9. Tony Parker, San Antonio Spurs (2009-10 averages: 16.0 points, 5.7 assists, 2.4 rebounds, 0.5 steals, 2.7 turnovers, 48.7 field-goal percentage, 29.4 three-point percentage in 56 regular-season games): If healthy, look for Parker to return to his former status as one of the league's best scoring playmakers, especially with all the scuttlebutt that heir-in-waiting George Hill is ready to take his spot.
10. Brandon Jennings, Milwaukee Bucks (2009-10 averages: 15.5 points, 5.7 assists, 3.4 rebounds, 1.3 steals, 2.4 turnovers, 37.1 field-goal percentage, 37.4 three-point percentage in 82 regular-season games): Forget the 55-point game: Jennings' playmaking, surprisingly mature basketball I.Q. (remember how many so-called "experts" thought he was a potential bust based on his admittedly disappointing season in Italy a year prior?) and better-than-advertised defense (playing for tough-minded Scott Skiles helped) were some of the primary reasons (outside of Andrew Bogut and John Salmons) his overachieving Bucks made the playoffs -- and almost advanced to the second round.

Next 10 (in alphabetical order):

Aaron Brooks, Houston Rockets: Absolutely carried his team in Yao Ming's absence, although he's a bit trigger-happy at times.
Darren Collison, Indiana Pacers: Much has been made of his gaudy stats as Paul's understudy, but he'll get a chance to run his own show after being traded in the summer.
Stephen Curry, Golden State Warriors: Didn't make the playoffs like Jennings or quite dominate a la Evans, but a sophomore slump is doubtful.
Baron Davis, Los Angeles Clippers: One of the most talented players at his position when in shape and motivated.
Raymond Felton, New York Knicks: Developed into above-average status under Larry Brown and has the opportunity to further thrive in Mike D'Antoni's run-and-gun system.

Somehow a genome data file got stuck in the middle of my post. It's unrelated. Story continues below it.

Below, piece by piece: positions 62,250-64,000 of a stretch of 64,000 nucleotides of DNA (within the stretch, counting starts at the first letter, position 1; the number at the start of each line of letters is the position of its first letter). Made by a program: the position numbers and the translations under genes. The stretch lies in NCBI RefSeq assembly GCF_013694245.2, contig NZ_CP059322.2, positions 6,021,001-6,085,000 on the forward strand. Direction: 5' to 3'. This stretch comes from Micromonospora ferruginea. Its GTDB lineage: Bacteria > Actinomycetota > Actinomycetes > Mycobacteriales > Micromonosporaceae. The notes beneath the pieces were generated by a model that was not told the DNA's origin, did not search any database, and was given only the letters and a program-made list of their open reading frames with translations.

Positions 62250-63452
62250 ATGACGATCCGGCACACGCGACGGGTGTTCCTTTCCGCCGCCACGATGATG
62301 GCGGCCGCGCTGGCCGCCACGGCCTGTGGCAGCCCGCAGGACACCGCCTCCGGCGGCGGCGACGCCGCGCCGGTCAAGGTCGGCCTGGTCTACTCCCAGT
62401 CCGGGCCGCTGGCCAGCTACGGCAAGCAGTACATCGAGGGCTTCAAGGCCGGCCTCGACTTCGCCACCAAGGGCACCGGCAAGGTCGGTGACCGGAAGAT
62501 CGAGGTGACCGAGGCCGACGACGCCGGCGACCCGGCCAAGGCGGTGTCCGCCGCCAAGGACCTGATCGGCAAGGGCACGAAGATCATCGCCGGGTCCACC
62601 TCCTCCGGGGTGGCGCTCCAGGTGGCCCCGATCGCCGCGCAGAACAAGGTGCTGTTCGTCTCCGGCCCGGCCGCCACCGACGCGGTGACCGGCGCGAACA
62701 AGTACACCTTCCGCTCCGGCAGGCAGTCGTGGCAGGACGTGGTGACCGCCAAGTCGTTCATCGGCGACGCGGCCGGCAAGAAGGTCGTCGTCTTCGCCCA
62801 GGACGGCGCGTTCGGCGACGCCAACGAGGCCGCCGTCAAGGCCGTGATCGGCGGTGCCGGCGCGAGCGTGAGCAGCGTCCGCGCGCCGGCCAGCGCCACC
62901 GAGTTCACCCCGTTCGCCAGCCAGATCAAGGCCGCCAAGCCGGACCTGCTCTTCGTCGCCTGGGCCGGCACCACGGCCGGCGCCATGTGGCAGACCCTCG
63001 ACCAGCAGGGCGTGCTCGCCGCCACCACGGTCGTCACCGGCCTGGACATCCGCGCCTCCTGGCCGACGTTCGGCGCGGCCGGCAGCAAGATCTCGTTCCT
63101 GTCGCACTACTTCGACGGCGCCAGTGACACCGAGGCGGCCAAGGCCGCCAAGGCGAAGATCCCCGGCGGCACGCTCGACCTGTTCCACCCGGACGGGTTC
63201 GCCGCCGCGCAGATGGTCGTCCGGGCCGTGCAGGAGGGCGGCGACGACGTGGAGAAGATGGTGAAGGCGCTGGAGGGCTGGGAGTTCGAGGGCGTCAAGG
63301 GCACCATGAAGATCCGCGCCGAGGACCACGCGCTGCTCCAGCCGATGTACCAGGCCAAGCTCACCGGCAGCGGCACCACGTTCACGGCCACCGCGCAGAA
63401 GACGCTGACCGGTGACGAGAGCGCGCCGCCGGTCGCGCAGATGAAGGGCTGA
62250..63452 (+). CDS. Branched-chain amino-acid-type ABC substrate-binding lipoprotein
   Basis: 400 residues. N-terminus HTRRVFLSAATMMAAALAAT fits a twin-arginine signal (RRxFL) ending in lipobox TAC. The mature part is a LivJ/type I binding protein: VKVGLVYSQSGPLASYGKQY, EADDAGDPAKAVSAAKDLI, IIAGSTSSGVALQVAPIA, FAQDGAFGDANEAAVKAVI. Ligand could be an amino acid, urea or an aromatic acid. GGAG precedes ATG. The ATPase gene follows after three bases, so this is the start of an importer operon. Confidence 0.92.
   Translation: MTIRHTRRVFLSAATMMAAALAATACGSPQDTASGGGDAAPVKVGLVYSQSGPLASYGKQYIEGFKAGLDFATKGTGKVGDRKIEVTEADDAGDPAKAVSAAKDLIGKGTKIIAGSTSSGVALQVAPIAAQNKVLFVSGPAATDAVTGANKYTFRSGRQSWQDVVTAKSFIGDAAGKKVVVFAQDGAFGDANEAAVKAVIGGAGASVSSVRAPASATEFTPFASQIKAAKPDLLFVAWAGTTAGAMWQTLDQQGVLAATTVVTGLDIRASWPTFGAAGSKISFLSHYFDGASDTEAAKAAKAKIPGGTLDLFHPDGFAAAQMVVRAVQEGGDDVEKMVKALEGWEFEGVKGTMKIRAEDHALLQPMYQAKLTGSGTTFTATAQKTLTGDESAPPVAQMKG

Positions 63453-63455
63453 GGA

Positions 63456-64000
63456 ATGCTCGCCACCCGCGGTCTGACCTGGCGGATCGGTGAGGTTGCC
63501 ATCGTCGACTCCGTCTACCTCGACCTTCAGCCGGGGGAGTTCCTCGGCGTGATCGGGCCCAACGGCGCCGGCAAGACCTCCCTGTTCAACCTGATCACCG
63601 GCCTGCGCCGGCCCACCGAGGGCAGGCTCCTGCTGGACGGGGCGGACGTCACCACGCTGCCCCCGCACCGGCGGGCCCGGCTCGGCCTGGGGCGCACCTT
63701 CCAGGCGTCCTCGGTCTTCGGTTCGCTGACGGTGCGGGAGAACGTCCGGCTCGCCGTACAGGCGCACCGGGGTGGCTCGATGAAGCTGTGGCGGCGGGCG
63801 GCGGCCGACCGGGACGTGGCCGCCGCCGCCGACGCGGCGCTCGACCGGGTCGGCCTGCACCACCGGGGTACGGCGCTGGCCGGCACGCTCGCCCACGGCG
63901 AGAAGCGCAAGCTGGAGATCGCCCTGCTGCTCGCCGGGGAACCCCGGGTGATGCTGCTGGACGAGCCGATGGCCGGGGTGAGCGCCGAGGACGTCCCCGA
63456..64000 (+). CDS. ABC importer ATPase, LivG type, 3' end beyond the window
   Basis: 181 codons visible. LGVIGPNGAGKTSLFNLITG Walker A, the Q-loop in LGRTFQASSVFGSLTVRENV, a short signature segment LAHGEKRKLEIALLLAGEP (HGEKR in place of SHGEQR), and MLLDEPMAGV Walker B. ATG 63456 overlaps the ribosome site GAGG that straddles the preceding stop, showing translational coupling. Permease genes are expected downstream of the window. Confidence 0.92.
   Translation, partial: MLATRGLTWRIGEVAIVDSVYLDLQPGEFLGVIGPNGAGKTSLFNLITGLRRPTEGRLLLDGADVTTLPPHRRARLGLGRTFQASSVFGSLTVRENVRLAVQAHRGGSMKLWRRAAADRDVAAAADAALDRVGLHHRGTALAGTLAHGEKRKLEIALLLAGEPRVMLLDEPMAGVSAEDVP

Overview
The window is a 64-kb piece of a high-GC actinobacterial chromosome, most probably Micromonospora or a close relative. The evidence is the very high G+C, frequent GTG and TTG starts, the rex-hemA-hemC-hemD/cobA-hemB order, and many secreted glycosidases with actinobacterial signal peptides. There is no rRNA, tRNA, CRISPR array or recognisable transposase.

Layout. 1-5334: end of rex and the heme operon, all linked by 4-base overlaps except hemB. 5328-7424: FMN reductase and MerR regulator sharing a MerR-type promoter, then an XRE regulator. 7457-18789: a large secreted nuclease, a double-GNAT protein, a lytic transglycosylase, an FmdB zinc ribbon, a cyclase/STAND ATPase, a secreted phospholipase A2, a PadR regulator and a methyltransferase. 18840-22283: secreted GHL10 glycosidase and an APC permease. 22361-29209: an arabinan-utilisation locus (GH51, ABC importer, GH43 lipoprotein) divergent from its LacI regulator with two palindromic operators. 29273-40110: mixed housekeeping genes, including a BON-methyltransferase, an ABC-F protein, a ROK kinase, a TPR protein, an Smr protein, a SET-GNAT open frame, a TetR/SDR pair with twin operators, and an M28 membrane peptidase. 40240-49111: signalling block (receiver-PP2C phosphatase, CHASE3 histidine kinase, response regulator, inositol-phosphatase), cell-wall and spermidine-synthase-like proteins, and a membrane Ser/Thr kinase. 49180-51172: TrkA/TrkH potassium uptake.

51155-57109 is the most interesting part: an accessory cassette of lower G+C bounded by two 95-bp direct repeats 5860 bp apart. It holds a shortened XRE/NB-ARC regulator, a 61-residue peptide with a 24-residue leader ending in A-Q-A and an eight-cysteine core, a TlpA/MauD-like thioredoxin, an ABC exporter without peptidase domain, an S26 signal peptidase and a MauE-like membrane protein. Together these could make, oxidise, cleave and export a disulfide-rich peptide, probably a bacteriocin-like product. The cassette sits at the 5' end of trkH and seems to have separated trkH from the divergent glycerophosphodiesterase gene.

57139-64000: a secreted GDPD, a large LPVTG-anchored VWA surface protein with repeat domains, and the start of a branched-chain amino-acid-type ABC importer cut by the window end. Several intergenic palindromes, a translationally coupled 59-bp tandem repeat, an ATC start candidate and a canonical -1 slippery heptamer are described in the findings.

Devin Harris, New Jersey Nets: Talent isn't the question, but some of the onus for a league-worst record has to lie with the guy running the show.
Jason Kidd, Dallas Mavericks: He's slowed down over the years, but not only does he still direct traffic like few can do, but has finally added consistent deep range in the latter stages of his career.
Jameer Nelson, Orlando Magic: Not quite an upper-echelon floor general, but earns kudos for directing one of the league's better squads.
Andre Miller, Portland Trailblazers: The veteran is always steady -- yet always underappreciated -- and should have more of an impact in his second season with the Blazers.
John Wall, Washington Wizards: Every rookie struggles at times, but not including him in the top 10 could look foolish by season's end.

Aggrey Sam is CSNChicago.coms Bulls Insider. Follow him @CSNBullsInsider on Twitter for up-to-the-minute Bulls information and his take on the team, the NBA and much more.

Bulls Talk Podcast: Will Kris Dunn build off career night?

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USA TODAY

Bulls Talk Podcast: Will Kris Dunn build off career night?

On this edition of the Bulls Talk podcast, Mark Schanowski, Kendall Gill, and Kevin Anderson react to a breakout game from Kris Dunn against the Hornets Friday night. They’ll discuss his development and how it impacts rookie Lauri Markkanen. Plus just how long will both the Wolves and Bulls be judged on the Jimmy Butler trade? Is Dwight Howard a hall of famer? And a new era in Philly with Simmons and Embiid. That and more on this edition of the Bulls Talk podcast.

Observations from Bulls-Hornets: Kris Dunn, a sigh of relief and hack-a-who?

Observations from Bulls-Hornets: Kris Dunn, a sigh of relief and hack-a-who?

Kris Dunn did it: You can’t play that position without an edge, without some form of “basketball killer” in you. Kris Dunn showed at the very least, he has that in his DNA in his best game as a Bull with a career-high 22 points, seven assists and five rebounds.

Leave it to Bulls coach Fred Hoiberg to point out a forgotten stat: one turnover in 26 minutes.

“That’s the biggest thing I’m proud of,” Dunn said. “Everyone knows I’ve had a lot of careless turnovers in the season. It’s one thing I’ll take credit for.”

Dunn scored 13 with six assists in the fourth quarter alone as the Bulls outscored the Hornets 40-28 for the comeback victory. More than anything, it was his competitive spirit and aggressiveness that stood out. Kemba Walker stood across the way and gave Dunn—and the Bulls—every bit of 47 points.

“He tested my conditioning, for sure,” Dunn admitted. “He’s a great player. He’s been in the league for so long. It was good to go out there and compete with him.”